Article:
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How Koch Foods Built a $3 Billion Chicken Empire

By Jeremy Bowman – May 18, 2015 at 11:43AM

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The surprising story of a billion-dollar company you've probably never heard of.

A casual observer might believe Koch Foods is associated with Koch Industries and the billionaire Koch brothers, but it is actually an unrelated and unaffiliated company. Nonetheless, the poultry processor today brings in $3 billion in revenue and was ranked No. 163 on Forbes' list of most valuable private companies as of October 2014. The company was founded in 1973 by Fred Koch (no relation to the famous family) and later sold to Joseph Grendys. 

Koch (pronounced "cook") Foods was a tiny operation through its early years, just a one-room deboning facility with fewer then 15 employees when Grendys joined the company in 1984. Grendys at the time jumped at Koch's offer of a 50% equity stake in the business; in 1992, Grendys purchased the remaining half of the company and focused on expansion.  


Grendys succeeded by shifting the company's focus to processing boneless chicken breasts for restaurants and food-service businesses when that menu item was just beginning to become popular.  

He also took advantage of low valuations in the poultry industry, caused in part by avian flu scares, and went on a shopping spree. His first acquisition was Aspen Foods in 1995, and later in the decade the company acquired two kill plants and two deboning facilities. He also picked up smaller poultry processors such as B.C. Rogers and Sylvest Farms in the 2000s.

Koch Foods was the last company to become one of the nation's five fully integrated poultry processors. It surpassed $1 billion in revenue in 2004 and has continued to grow with the help of further acquisitions.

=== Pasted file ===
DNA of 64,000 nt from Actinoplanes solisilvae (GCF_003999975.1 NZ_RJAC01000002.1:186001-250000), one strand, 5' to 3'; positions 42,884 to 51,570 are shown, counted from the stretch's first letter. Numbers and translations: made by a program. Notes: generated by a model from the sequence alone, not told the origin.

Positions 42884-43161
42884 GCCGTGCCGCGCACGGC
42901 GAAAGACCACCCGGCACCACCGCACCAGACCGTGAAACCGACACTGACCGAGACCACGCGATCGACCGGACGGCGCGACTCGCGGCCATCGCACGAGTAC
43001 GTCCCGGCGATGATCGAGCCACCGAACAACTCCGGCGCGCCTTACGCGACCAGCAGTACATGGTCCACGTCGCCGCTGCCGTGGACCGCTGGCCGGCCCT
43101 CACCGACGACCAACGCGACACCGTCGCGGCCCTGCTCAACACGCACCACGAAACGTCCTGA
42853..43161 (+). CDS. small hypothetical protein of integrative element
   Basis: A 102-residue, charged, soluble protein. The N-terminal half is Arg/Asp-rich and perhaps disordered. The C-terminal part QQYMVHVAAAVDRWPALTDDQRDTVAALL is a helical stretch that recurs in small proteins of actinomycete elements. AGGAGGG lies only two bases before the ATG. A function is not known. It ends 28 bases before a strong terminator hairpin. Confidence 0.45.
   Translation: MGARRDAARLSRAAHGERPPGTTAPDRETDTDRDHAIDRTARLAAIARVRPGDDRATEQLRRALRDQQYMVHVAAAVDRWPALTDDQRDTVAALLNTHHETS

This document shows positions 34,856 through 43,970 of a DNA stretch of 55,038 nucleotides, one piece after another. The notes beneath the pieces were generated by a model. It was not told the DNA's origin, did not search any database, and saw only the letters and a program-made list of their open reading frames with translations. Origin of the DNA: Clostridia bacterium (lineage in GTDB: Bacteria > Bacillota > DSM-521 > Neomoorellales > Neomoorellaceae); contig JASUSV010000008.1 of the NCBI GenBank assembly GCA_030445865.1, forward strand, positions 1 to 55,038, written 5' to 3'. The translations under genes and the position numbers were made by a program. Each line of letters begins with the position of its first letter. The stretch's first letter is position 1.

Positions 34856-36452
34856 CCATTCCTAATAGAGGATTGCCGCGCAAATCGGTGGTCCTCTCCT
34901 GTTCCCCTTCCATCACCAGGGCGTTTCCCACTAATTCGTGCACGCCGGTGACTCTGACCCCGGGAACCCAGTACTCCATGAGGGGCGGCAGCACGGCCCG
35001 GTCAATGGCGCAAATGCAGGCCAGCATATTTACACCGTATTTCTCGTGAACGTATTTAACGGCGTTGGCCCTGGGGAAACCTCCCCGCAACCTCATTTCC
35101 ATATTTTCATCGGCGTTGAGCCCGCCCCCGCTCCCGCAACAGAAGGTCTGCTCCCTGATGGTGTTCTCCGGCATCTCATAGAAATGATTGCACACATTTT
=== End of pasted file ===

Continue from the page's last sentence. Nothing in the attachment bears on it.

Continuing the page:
Koch Foods is not a publicly traded company so its financial results are not known. However, based on the price-to-sales ratios of publicly traded peers Tyson Foods and Pilgrim's Pride, we can estimate a valuation in the $5 billion range for Koch Foods.

Today, Koch has made CEO Joseph Grendys a billionaire as he still owns nearly the entire company, though CFO Mark Kaminsky holds a small portion too. On Forbes list of the richest Americans, Grendys ranks No. 261, though he still lives relatively modestly in the Chicago bungalow where he grew up and drives a beat-up old Cadillac.  

Catching air on a flightless bird
Koch Foods' growth was helped by the growing popularity of chicken. Today, the average American consumes 87 pounds of chicken each year, or more than a quarter of a pound per day, up from 51 pounds of chicken per year when Grendys joined the company. That increase in chicken consumption has grown as America's appetite for beef and pork have subsided.  

Koch's customers include some of the biggest players in the food business. It provides buffalo wings, chicken strips, and other products, to Wal-Mart; chicken nuggets for Burger King; and also processes nuggets for large supermarket chains including Kroger and Aldi.

Grendys would like to continue to expand through acquisitions, but the industry has been on an upswing lately so most competitors aren't looking to be bought by major players. Grendys has also considered diversifying into other proteins such as beef or pork. 

It hasn't always been easy for Koch Foods and Grendys, however. In 2007, an immigration raid at a company plant in Ohio resulted in the arrest of 161 people for being in the country illegally and a fine of over $500,000 for Koch Foods. More recently, an animal rights group released hidden-camera footage showing chicken abuse at plants in Mississippi and Tennessee, though Koch did not respond to the allegations.

Despite the speed bumps, there's no doubting the success of Koch Foods. Each week, the company now processes 12 million chickens and more than 50 million pounds of ready-to-cook chicken.  Not bad for company stared by a man with one room and three employees.


Jeremy Bowman owns shares of Apple. The Motley Fool recommends Apple. The Motley Fool owns shares of Apple. We Fools may not all hold the same opinions, but we all believe that considering a diverse range of insights makes us better investors. The Motley Fool has a disclosure policy.

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